Distal transfers as a primary treatment in obstetric brachial plexus palsy: a series of 20 cases

J Hand Surg Eur Vol. 2016 Oct;41(8):875-81. doi: 10.1177/1753193416663887. Epub 2016 Aug 18.


The purpose of this study was to examine the results of spinal accessory nerve to suprascapular nerve (with or without axillary nerve neurotization) and an Oberlin transfer as primary treatment in children with Narakas type I obstetric brachial plexus injuries, when parents refused to consent to conventional nerve trunk-/root-level reconstruction. A total of 20 children with poor shoulder abduction and no biceps antigravity function but with good hand function were treated with spinal accessory nerve to suprascapular nerve and an Oberlin transfer at a mean age of 5.8 months (SD 3.27; range 3-12.) All the patients were evaluated at a mean of 2.8 years (SD 0.8; range 1.5 to 3.8) post-operatively. Three patients were lost to follow-up. Of the remainder, 11 had grade 4+ power of elbow flexion and six patients had grade 4 power at 1 year follow-up; all had 4+ power of elbow flexion at final follow-up. At final follow-up the Mallet score was a mean of 15; (SD 4.22, range 9 to 20). Primary distal nerve transfers can give good outcomes in patients with obstetric brachial plexus injuries and may be an alternative to surgery on the nerve trunks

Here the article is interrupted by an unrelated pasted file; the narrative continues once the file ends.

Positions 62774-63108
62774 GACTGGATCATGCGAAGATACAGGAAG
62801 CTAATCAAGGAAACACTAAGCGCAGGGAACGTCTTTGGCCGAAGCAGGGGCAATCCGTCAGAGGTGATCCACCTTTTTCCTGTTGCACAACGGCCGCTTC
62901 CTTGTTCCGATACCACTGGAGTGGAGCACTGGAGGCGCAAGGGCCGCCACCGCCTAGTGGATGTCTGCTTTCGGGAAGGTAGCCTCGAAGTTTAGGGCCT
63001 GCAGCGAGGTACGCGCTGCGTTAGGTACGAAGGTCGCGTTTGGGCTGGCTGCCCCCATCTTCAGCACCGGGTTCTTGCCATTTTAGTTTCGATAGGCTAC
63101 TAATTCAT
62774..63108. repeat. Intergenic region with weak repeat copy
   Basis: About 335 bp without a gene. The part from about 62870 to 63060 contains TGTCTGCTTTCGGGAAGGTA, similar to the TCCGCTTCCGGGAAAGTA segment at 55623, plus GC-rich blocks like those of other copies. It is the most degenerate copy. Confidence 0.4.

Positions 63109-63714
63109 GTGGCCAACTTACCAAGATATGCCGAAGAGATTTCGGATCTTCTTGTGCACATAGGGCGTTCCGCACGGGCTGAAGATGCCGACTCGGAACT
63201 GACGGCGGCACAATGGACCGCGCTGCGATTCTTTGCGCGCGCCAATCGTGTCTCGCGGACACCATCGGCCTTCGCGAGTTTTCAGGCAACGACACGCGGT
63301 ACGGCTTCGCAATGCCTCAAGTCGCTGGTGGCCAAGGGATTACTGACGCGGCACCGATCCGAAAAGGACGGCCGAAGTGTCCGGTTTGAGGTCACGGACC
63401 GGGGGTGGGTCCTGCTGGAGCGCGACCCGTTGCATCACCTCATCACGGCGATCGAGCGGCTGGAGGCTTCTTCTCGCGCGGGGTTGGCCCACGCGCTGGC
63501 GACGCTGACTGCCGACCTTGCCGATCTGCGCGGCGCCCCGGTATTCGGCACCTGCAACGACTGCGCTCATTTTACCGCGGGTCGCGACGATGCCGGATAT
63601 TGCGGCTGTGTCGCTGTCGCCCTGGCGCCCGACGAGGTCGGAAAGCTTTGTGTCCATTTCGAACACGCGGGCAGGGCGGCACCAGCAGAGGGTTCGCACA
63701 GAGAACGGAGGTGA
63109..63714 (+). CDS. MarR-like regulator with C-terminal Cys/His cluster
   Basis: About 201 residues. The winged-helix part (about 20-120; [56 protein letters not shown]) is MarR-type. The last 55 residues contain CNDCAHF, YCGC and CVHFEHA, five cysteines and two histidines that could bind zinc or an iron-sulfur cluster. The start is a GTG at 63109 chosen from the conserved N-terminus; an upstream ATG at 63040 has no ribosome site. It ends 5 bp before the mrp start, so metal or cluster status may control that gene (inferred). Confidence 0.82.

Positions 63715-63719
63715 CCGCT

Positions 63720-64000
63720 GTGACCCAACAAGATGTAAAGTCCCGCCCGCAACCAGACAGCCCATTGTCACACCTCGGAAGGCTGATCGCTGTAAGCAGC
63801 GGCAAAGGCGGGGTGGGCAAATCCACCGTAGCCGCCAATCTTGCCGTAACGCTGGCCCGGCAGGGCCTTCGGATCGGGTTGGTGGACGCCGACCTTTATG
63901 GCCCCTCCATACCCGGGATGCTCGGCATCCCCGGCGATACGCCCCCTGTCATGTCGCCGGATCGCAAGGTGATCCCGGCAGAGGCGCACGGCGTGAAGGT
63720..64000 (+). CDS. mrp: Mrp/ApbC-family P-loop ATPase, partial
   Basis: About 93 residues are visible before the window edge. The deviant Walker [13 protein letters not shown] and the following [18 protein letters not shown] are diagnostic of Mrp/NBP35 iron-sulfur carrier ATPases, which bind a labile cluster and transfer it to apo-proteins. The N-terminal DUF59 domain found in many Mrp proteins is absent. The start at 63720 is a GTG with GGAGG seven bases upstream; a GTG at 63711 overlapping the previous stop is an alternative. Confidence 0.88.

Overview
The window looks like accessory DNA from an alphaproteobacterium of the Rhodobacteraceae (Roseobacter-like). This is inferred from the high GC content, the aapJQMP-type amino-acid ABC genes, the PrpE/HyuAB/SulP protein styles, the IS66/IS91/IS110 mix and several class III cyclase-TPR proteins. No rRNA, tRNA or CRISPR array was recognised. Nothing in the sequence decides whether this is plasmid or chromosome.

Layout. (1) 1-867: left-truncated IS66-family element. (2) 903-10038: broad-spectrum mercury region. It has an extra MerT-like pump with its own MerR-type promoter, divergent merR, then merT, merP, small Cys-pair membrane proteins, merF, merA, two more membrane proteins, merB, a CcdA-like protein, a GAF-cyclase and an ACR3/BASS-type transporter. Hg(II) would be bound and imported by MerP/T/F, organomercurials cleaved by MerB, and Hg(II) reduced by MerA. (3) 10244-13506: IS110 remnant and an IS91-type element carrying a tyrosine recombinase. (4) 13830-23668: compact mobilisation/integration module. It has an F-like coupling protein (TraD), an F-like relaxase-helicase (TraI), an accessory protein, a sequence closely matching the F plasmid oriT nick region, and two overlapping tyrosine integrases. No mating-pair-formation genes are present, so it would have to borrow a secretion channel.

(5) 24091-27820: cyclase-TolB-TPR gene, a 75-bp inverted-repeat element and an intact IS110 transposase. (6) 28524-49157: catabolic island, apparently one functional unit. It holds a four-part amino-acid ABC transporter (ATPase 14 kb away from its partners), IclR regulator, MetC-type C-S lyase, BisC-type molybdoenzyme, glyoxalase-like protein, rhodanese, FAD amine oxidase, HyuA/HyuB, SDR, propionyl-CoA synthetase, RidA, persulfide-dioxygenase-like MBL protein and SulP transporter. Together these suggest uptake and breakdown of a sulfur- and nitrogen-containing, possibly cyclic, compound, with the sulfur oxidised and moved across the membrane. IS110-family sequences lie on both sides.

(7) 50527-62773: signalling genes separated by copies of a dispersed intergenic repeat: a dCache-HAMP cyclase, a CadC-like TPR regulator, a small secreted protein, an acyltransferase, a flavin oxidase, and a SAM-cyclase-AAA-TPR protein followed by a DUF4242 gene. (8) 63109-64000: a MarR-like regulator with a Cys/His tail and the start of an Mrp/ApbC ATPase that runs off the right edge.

Level of evidence: IV.

Keywords: Obstetric brachial plexus palsy; primary surgery; spinal accessory nerve to suprascapular nerve and Oberlin’s transfer.

MeSH terms

  • Birth Injuries / surgery*
  • Brachial Plexus / injuries*
  • Brachial Plexus Neuropathies / surgery*
  • Cohort Studies
  • Female
  • Humans
  • Infant
  • Male
  • Nerve Transfer*
  • Treatment Outcome